Why Germany's Election Alarms the French

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Following the reactions of France's political class to the German electoral stalemate, the French plainly see their own malaise reflected back from across the Rhine — and that's a depressing prospect for the main parties of both the left and the right. The French conversation casts CDU leader Angela Merkel as a Teutonic stand-in for Nicolas Sarkozy, France's super-ambitious interior minister who heads the ruling conservative Union for a Popular Movement (UMP), yet regularly issues pithy calls for a total "rupture" of the status quo politics of President Jacques Chirac and his current prime minister, Dominique de Villepin, and a more radical free-market agenda. Merkel's slow descent into parity with the Social Democrats, says political scientist Dominique Reynie´, is "bad news for Sarkozy. It turns out he's making the same mistake as Merkel: talking about a 'rupture' in a country that is afraid of it."

The CDU candidate's poor showing also undermines Sarkozy's line that France is out of step with its neighbors in its reticence to embrace market and labor reforms. "He always talks about France as an anomaly," says Reynie´. "The idea is that 'the others' have either done reforms or want to, and are doing better than France as a result. Merkel's lackluster showing makes that idea look fragile� — particularly since it comes after the defeat of the conservative Aznar government in Spain, and just after the Hurricane Katrina debacle appeared, in European eyes, to further dim the appeal of President Bush's free market mantra.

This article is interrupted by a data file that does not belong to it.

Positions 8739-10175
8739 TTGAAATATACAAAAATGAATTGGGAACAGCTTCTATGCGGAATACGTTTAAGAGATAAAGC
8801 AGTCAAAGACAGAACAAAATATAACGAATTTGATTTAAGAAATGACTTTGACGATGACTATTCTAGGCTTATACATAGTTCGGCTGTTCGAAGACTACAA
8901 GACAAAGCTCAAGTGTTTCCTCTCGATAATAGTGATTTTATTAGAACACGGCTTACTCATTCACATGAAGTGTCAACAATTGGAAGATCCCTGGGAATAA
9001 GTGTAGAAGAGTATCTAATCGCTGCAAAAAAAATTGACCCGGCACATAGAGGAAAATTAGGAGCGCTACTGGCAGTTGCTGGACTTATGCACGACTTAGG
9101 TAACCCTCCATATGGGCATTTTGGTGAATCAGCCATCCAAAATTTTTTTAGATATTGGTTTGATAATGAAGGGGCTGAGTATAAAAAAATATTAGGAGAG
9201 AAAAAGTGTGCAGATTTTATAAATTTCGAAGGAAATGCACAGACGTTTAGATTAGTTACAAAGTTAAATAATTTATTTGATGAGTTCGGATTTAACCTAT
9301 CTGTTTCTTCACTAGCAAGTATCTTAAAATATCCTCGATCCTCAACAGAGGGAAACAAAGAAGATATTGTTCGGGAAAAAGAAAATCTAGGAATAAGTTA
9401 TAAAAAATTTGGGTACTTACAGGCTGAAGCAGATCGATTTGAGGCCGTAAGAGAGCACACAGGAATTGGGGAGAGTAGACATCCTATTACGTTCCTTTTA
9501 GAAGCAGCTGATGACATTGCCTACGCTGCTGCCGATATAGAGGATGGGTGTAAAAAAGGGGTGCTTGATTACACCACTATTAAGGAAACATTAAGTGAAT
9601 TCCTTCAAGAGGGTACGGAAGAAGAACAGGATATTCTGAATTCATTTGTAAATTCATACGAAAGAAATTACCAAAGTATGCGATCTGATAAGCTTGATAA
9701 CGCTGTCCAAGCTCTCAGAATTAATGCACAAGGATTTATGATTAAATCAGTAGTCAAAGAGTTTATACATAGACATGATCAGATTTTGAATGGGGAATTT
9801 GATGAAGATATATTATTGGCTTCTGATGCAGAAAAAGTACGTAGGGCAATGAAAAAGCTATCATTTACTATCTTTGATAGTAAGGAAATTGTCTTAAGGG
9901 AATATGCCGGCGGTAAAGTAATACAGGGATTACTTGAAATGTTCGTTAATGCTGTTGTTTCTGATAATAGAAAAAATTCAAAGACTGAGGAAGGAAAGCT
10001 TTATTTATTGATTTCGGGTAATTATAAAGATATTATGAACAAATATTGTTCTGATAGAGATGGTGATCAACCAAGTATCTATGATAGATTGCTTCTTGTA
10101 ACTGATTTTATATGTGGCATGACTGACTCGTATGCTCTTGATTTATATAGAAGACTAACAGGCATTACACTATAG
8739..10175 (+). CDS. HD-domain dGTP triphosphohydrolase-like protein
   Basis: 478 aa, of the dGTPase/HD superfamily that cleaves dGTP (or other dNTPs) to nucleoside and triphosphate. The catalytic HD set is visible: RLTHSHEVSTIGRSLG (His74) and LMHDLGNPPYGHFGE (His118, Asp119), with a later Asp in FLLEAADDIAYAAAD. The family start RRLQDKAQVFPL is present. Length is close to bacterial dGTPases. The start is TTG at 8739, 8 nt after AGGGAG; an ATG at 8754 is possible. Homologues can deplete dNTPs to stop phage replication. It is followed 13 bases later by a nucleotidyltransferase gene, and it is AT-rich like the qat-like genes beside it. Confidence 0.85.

Chirac loyalists hoping to fend off Sarkozy's more militant conservative challenge within the government were quick to take up that comforting analysis. Defense minister Miche´le Alliot-Marie said in a radio interview, "I think the Germans have responded in a way that certainly does not allow the application of a totally liberal model." In other words, back off, Sarkozy, the more moderate tack of the Villepin government is not only what the French people want, but what the Germans apparently favor as well. That means marshalling the power of the state to solve problems like entrenched unemployment rather than reducing its role and unshackling entrepreneurial forces, as Sarkozy (and Merkel) have advocated.

While the Socialists joined the Chiraquiens in rejoicing over Merkel's performance, they also have reason for concern over the happenings on the German left as well. After all, their cousins in Schroeder's SPD would have won hands-down if it weren't for the renegade Left party of Oskar Lafontaine and Gregor Gysi, with its roots in the old East Germany ruling party. The French Socialists have been here before, of course: Their candidate Lionel Jospin failed to reach the second round of the 2002 presidential elections because so many traditionally Socialist voters opted for stronger tobacco in the form of a plethora of Trotskyite, anti-globalization parties. Despite that debacle, which led to Chirac's broad and — for the left — bitter victory, the potential for the far left is stronger than ever. The proof: An ample majority of Socialists voted no in the referendum on the European Constitution on May 29. While that current still hasn't coalesced under a strong leader and may never do so, the fact that the German far-left garnered almost 10 percent of the vote has to worry French Socialist party leader Francois¸ Hollande. That would seem to confirm that the mainstream socialists cannot win when there's a strong current to the far left.

"The French see these elections as a replay of May 29," says Stephane´ Rozes, one of France's most astute pollsters. "The good showing of the Left Party represents a real problem for reformers, whether that's Dominique Strauss-Kahn among the Socialists or even Villepin on the center-right. The fact is that even in defending the German Social Model, Schroeder lost three points."

In an editorial on Tuesday, Le Monde wrote that "these elections have engendered nothing but losers." The results are ambiguous enough — and France depressed enough — that politicians across the political spectrum here can only find further reason for pessimism. But at least now they can share that mindset with their political alter egos in Germany.